Tennessee’s ban on transgender procedures for minors — including puberty blockers and surgery — can be enforced, an appeals court ruled Saturday, overturning a lower court’s ruling.
The decision from the Sixth U.S. Circuit Court of Appeals in Cincinnati came following an emergency appeal from the state of Tennessee, and after a district court judge ruled late last month that it was unconstitutional because it discriminated on the basis of sex.
In a split decision, the panel of judges voted 2-1 to temporarily allow the ban to go into effect, saying the issue is better left to the legislature than the judiciary.
“Given the high stakes of these nascent policy deliberations — the long-term health of children facing gender dysphoria — sound government usually benefits from more rather than less debate,” wrote Chief Judge Jeffrey Sutton, a former President George W. Bush appointee.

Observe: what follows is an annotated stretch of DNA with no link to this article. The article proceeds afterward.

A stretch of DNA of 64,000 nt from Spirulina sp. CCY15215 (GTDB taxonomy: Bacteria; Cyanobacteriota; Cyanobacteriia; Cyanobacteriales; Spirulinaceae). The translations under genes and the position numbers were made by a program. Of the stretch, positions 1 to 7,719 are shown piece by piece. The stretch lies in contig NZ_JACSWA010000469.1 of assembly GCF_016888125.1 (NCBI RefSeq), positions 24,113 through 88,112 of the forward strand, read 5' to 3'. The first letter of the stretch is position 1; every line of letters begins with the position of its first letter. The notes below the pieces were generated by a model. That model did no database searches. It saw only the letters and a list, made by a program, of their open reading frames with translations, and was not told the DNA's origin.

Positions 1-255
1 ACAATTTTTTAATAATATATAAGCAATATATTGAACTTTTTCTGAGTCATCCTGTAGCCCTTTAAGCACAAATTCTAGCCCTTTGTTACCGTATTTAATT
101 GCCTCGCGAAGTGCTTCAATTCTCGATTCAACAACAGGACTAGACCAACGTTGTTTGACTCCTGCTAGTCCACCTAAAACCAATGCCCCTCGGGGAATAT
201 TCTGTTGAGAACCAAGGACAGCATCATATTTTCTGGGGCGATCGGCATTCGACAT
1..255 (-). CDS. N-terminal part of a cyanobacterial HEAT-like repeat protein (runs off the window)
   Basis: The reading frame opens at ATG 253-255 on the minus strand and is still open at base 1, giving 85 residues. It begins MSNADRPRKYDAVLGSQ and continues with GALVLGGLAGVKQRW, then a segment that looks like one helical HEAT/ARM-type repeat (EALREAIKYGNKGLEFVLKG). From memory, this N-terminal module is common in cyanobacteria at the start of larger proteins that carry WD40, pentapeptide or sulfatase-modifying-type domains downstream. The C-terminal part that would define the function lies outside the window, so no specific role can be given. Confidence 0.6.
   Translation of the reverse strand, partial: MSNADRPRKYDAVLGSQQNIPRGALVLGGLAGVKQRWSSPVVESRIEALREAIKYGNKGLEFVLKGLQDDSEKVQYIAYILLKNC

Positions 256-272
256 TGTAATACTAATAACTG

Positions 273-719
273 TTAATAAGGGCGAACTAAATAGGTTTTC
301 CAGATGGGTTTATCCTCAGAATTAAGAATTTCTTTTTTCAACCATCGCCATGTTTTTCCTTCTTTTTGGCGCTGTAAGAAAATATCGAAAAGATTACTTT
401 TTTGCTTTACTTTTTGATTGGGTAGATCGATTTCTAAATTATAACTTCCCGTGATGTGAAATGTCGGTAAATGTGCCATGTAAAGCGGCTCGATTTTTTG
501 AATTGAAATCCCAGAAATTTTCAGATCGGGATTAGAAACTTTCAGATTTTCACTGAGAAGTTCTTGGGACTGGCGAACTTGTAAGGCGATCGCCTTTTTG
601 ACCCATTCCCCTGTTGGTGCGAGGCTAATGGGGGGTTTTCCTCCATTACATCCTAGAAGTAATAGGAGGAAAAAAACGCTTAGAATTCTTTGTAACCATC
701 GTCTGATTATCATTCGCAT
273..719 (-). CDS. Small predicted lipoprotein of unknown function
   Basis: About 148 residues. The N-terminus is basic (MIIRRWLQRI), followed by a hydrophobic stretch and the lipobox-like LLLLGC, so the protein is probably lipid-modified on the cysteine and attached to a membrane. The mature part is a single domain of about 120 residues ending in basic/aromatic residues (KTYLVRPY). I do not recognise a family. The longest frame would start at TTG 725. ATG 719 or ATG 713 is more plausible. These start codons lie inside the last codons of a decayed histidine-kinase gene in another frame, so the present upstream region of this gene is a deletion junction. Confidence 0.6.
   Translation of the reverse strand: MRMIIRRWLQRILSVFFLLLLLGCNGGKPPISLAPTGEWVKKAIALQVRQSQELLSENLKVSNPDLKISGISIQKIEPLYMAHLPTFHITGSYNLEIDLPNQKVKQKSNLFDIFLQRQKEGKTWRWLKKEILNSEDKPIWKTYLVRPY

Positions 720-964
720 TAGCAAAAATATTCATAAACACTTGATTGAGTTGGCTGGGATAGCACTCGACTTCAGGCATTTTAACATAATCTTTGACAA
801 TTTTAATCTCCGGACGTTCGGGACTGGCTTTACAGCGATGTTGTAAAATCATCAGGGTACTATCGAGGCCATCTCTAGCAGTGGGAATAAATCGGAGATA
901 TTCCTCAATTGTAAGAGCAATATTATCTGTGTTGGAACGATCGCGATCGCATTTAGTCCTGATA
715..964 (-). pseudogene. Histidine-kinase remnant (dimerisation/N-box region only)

Tennessee Attorney General Jonathan Skrmetti called the ruling a “big win.”
“The case is far from over,” Skrmetti said in a statement, “but this is a big win. The court of appeals lifted the injunction, meaning the law can be fully enforced, and recognized that Tennessee is likely to win the constitutional argument and the case.”
Dissenting Judge Helene White, another Bush appointee, said the law is “likely unconstitutional” as sex discrimination.
The panel will now conduct a full review of the law, which they said they hope to complete by Sept. 30.
“These initial views, we must acknowledge, are just that: initial,” Sutton wrote. “We may be wrong.”
The ACLU, its Tennessee chapter and two law firms called Saturday’s ruling “beyond disappointing and a heartbreaking development.”
Other Republican states like Arkansas and Florida have also enacted similar laws banning transgender care for minors and have faced similar legal challenges.
The Associated Press and Reuters contributed to this report.